How Do You Make People Love Your Product?

Posted by Ryan Kinkaid on 11/11/15 9:17 AM

Part 4 of the Stuffies Story: Filling a Pocket in the Plush Toy Market
make people love your product

How do you make consumers like a toy? Well, manufacturing a quality product is a pretty big part of the equation. But the rest? It lies in your ability to develop an effective creative marketing strategy—the true meat and potatoes that’ll get your product through the booming holiday season and also the subdued sales months that follow.

So let’s talk about how we learned to craft the right marketing messages to successfully convey the story of Stuffies—our product line of loveable stuffed animals each with seven different pockets.

Don’t Underestimate the Value of All-department Brainstorming

You know that saying, “Too many cooks in the kitchen spoil the broth?” Well, sometimes you need a lot of cooks throwing their own ingredients into the pot to come up with a seriously delicious stew—or in our case, a jingle. After a couple swings at testing TV ads, Marketing Architects asked the entire Creative Department to get in on the creative development process by offering up ideas for Stuffies next TV spot.  And that’s how the unforgettable Stuffies jingle was born.

Overt repetition and silly, tongue-twisting lyrics not only appealed to kids, it was an earworm that moms couldn’t forget. The jingle was even mentioned (unprompted!) by Big Bang Theory star Jim Parsons on The Tonight Show with Jay Leno, where Parsons and child actress Maggie Jones had a sing-off.

Grandma Wants Her Grandkids to be Happy

Our second big creative win came after the Stuffies jingle. The idea to tailor a commercial to grandparents (grandmoms, specifically) was born out of the insight we gained from demographic analytics and feedback from our customers. We found that an overwhelming amount of reviews were coming from grandmothers who were buying Stuffies for their grandkids.

We always knew we needed to create a toy product with a marketing strategy that would genuinely appeal to kids, but like we mentioned previously, toys are also for parents and grandparents (AKA the buyers). Having solid proof about our other audiences helped us hone our messages and tweak our media buying strategy, allowing us to find new intersections to truly connect with consumers that mattered.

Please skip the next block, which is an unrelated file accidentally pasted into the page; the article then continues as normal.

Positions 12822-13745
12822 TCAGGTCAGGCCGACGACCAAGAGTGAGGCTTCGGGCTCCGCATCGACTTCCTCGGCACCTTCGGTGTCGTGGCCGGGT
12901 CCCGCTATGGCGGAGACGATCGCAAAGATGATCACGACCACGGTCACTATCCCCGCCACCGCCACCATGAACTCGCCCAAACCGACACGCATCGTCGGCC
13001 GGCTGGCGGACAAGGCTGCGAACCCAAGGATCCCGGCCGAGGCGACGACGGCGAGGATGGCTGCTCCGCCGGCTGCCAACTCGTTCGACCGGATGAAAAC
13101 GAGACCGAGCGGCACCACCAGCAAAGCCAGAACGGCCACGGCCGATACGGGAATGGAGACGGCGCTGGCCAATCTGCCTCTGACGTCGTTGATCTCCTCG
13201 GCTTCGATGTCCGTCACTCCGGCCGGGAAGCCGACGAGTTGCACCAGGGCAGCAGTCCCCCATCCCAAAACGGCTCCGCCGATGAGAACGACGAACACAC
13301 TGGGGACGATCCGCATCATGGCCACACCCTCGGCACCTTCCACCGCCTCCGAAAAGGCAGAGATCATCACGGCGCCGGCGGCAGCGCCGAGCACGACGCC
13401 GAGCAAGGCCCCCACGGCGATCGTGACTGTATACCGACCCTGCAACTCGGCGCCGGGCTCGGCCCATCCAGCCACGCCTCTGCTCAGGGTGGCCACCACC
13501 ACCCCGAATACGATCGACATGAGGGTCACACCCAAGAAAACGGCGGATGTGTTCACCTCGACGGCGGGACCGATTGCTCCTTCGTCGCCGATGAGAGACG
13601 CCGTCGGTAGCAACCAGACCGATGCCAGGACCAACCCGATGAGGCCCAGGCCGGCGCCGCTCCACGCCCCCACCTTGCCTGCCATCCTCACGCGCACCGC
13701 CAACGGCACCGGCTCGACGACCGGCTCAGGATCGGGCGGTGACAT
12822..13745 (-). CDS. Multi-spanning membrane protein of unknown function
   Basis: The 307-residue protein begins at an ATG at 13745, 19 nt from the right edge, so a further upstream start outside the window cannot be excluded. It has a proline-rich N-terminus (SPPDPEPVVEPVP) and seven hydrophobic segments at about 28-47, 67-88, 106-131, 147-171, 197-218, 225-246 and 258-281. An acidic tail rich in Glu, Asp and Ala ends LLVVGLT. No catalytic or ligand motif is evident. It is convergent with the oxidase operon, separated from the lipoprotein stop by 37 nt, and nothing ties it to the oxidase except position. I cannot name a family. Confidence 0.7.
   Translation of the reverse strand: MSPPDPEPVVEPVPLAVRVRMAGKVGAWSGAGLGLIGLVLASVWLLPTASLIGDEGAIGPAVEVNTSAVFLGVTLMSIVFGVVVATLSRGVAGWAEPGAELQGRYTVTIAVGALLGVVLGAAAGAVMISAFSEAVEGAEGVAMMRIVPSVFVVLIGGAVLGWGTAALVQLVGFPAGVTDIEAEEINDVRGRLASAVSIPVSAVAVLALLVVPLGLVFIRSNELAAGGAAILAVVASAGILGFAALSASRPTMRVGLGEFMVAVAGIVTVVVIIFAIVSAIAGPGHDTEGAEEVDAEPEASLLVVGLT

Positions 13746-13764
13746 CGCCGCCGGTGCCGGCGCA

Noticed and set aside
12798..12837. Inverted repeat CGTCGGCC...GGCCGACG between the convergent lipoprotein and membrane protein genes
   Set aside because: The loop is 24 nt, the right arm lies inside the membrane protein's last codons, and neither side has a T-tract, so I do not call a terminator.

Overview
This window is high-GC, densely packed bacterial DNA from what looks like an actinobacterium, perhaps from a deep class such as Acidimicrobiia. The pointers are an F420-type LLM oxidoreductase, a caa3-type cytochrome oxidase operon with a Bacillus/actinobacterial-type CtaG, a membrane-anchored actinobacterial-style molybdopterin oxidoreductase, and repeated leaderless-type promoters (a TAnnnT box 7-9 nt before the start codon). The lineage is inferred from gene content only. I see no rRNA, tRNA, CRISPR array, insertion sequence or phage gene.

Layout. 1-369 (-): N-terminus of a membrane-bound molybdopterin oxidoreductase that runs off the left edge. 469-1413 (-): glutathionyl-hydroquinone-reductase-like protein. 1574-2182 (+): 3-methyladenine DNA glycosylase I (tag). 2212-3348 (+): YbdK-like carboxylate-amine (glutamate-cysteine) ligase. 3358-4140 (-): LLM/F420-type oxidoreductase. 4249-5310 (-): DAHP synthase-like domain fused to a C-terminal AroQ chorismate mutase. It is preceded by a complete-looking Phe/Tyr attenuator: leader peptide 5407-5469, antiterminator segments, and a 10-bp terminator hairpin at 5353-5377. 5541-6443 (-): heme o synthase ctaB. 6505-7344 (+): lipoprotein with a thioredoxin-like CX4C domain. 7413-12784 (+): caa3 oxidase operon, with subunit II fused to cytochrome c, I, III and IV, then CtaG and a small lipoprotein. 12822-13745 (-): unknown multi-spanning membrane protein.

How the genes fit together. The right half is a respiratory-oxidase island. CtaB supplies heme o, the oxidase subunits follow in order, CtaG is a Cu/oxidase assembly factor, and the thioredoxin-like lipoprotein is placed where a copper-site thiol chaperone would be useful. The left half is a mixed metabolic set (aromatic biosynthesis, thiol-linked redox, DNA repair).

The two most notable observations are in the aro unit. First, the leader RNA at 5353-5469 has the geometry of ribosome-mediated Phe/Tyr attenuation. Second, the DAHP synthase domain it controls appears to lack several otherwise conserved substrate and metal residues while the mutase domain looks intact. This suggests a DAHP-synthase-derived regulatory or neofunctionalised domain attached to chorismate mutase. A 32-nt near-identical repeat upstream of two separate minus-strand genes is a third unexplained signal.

Some Products Don’t Need Much Explanation

Some products are pretty complicated. Some aren’t. This makes a big difference when it comes to producing the most effective ads. As we were testing creative spots for Stuffies, we found that the 30-second and 60-second TV spots were consistently outperforming our 2-minute spots.

It turns out you don’t need more than a minute to highlight a stuffed animal. And that makes sense for most plush toys. The general rule of thumb is the more straightforward a product, the less time you’re going to need to explain to your audience what it does in an ad. Stuffies are fuzzy, comfy and feature secret pockets. It only takes a few seconds to look at them and see the appeal. A medical device, on the other hand, might need a little more time to explain.

Divergent Creative Concepts are Winners

If there’s one major piece of advice that we’ve always given to our clients and also taken to heart is test wide with divergent creative concepts. Our two most successful Stuffies TV spots were wildly different (the Stuffies jingle and the Dear Grandma commercials). You have to test both conservative and radical ideas if you want to find the true winners.

Being divergent with our Stuffies designs also paid off. While the original plush line started with standard animals, like a dog, bear and monkey, we found that our tests with more whimsical creatures (unicorn, dragon and Pegasus) went very well. They are some of our best sellers today!

Are you ready to make people love your product? We are, too. Call Marketing Architects today to learn more about how we’ll put nearly two decades of direct response marketing experience to work creating a killer creative strategy for your product.

Read more in our series about how Marketing Architects created one of Amazon's best-selling plush toys:

Part 1 – 3 Unexpected Realities About Developing a Product

Part 2 – Product Developers: Did You Start With "Why"?

Part 3  4 Manufacturing Problems All Toymakers Face (and How to Conquer Them)

Part 5 – How Do You Know If You're Ready for Mass Retail?

Topics: Product Development

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